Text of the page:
Spent 10 days in Tokyo, April this year. Well... I literally got robbed at Kabukicho. I know bad people are everywhere, guess I'm just unlucky. I have this hatred going on inside but... my love for anime is too strong so... (T_T)
How about let's go to Japan together? HAHAHA
probs going after graduation of high school
Got really close once. Now I technically work for a Japanese company, so we'll see where it goes from here.
I lived there for a year in college back in 2003 and then moved back for nearly five years from Jan. 2009 ~ Dec. 2013 to teach English.
As for what it's like? Work life can be hellish due to social norms dictating that you spend the vast majority of your time at the office and there aren't a lot of systems to help the little guy fight back if he finds himself taken advantage of. Yes, there are certain labor unions, but their bargaining power and influence is miniscule compared to those in other countries. This isn't the case for all businesses, of course; but there is a very widespread mindset in Japan that work should come before all else, even at the expense of your health and mental well-being. There are groups trying to change this, but it's a slow process.
The upside is that private life is incredible. Almost everything is made as convenient as possible, and service is exceptional. Cities are typically kept very clean and there is a great sense of respect for public order. You are expected to put others first in order to preserve the "wa," or the general pervasive sense of harmony within the community. Police are generally helpful and friendly, and it feels very safe to walk around almost anywhere in the country; even at night.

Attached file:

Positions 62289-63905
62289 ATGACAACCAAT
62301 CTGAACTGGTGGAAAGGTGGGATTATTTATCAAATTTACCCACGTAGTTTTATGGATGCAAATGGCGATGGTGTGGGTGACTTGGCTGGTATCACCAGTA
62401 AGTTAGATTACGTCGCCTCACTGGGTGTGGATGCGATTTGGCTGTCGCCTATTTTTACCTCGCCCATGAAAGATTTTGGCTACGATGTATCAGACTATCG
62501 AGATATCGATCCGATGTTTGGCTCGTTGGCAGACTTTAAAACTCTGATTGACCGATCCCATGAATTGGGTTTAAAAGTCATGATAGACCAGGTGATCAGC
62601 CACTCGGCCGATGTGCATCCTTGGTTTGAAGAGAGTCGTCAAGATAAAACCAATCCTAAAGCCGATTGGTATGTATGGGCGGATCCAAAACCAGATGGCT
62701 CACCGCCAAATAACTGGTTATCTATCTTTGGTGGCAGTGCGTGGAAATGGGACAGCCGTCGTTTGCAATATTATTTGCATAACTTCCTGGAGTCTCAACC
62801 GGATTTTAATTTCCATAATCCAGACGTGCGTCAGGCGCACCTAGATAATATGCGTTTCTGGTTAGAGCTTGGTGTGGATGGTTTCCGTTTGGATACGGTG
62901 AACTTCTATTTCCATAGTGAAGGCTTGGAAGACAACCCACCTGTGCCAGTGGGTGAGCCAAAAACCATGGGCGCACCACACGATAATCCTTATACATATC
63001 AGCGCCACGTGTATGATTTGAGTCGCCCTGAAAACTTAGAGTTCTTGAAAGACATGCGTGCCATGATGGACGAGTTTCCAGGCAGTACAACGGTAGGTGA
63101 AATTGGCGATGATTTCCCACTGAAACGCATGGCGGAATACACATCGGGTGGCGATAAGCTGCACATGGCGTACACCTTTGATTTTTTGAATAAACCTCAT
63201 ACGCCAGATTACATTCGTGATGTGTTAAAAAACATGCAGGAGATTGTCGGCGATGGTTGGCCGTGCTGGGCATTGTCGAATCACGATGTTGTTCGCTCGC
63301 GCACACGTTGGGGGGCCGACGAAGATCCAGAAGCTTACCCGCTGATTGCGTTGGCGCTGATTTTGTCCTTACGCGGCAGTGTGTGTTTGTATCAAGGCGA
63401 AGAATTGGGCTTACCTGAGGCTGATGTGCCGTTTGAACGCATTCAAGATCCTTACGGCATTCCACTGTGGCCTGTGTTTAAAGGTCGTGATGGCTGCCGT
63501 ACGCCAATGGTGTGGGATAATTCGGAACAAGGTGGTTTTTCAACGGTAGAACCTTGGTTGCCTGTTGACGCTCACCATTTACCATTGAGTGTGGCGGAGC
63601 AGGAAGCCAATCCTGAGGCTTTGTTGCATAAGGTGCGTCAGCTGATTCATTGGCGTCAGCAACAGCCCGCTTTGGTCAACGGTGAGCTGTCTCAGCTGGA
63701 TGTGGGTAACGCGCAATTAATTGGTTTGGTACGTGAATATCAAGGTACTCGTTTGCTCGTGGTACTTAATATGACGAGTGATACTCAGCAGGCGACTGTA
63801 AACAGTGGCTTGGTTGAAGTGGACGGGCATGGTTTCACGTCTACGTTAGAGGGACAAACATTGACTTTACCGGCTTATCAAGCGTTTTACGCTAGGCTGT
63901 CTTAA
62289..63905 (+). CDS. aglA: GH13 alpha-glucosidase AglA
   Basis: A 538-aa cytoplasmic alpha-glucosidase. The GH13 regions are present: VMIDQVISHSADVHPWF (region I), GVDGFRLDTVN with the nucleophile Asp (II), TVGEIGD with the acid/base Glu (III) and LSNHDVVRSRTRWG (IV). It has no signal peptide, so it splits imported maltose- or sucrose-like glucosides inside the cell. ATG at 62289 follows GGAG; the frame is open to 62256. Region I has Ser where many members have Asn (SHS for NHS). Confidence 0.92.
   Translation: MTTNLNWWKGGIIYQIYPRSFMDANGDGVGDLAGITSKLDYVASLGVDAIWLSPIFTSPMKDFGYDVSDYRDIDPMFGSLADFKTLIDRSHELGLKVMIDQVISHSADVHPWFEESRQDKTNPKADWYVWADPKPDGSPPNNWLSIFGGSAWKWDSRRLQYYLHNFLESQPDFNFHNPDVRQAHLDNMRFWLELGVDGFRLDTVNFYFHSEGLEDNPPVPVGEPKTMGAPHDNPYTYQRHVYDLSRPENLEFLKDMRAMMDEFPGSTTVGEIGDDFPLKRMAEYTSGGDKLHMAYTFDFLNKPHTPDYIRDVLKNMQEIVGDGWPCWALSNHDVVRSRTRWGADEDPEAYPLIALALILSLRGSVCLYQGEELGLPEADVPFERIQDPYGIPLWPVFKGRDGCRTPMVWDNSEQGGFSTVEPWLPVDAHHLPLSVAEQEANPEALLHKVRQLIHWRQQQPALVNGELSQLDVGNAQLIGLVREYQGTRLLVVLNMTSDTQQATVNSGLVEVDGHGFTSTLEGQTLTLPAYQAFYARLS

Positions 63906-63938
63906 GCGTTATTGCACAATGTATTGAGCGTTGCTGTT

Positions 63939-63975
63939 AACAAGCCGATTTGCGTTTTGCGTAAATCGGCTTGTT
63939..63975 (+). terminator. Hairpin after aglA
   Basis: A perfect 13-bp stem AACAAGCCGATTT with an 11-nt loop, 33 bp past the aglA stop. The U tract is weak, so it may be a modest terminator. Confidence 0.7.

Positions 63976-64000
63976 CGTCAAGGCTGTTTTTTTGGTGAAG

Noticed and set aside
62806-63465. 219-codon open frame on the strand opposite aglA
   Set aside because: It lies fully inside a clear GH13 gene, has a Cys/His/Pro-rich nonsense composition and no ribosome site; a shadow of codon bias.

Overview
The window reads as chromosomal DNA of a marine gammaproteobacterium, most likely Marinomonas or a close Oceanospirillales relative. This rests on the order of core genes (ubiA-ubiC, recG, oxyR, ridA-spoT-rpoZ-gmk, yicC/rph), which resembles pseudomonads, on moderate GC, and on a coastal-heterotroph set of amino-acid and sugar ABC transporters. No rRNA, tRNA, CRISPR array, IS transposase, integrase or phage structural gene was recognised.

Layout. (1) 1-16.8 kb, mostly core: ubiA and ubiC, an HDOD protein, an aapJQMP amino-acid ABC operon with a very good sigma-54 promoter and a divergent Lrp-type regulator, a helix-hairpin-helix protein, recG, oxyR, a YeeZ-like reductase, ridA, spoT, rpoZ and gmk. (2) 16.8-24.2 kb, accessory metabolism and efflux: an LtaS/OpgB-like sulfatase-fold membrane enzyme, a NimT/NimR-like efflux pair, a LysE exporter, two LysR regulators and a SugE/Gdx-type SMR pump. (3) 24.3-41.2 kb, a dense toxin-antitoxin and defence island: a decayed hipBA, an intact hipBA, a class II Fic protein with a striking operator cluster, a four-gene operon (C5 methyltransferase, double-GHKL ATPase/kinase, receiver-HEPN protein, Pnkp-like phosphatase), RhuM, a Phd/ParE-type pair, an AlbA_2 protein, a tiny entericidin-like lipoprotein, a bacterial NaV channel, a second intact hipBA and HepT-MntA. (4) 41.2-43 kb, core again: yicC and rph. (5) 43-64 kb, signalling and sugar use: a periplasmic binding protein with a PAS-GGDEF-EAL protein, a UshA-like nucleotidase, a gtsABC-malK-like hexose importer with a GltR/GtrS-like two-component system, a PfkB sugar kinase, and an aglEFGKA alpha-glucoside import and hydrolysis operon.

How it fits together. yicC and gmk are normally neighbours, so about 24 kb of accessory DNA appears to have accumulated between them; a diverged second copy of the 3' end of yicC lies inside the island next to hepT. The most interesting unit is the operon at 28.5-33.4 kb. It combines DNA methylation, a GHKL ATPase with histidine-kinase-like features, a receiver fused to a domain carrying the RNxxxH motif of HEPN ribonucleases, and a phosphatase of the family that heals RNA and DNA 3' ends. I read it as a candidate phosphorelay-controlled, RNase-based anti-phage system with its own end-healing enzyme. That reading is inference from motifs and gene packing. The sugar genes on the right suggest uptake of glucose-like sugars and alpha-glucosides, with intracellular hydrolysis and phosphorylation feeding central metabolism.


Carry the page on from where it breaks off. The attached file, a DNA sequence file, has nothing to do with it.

I studied at Osaka University for a few months and sometimes play with the idea of returning their under the mongukagakusho or fulbright fellowships for a graduate degree later in my life. I haven't had the chance to experience work life there, but school life was so relaxing and nice. Another 2 years there as a visiting scholar would be the dream
I just got back from my 3rd vacation there. I think all I do now is stand in front of a konbini and pound back suntory highball in front of the store. As a brutally shy hermit solo white American with no Japanese language skills it is very enjoyable. Though it kinda blows when the person speaks a lot of Japanese and I can just shrug and hand them money lol. Like they did it all for nothing.
If you go to Japan make sure to rent a pocket wifi from the airport for the duration of your visit. You can then switch your phone to airplane mode and use data only. Google maps and translate is good for English users for getting around. Google maps will show you what trains to ride and how much it will cost you. You can find lots of cheap hotels in any town around 35 dollars a night. Check prices on line.
Most Japanese can speak English, they are mostly shy to use what they know. Best way to get them talking in English is to let them hear some poor attempt at Japanese. It will break the ice for them making them feel more comfortable butchering each others language.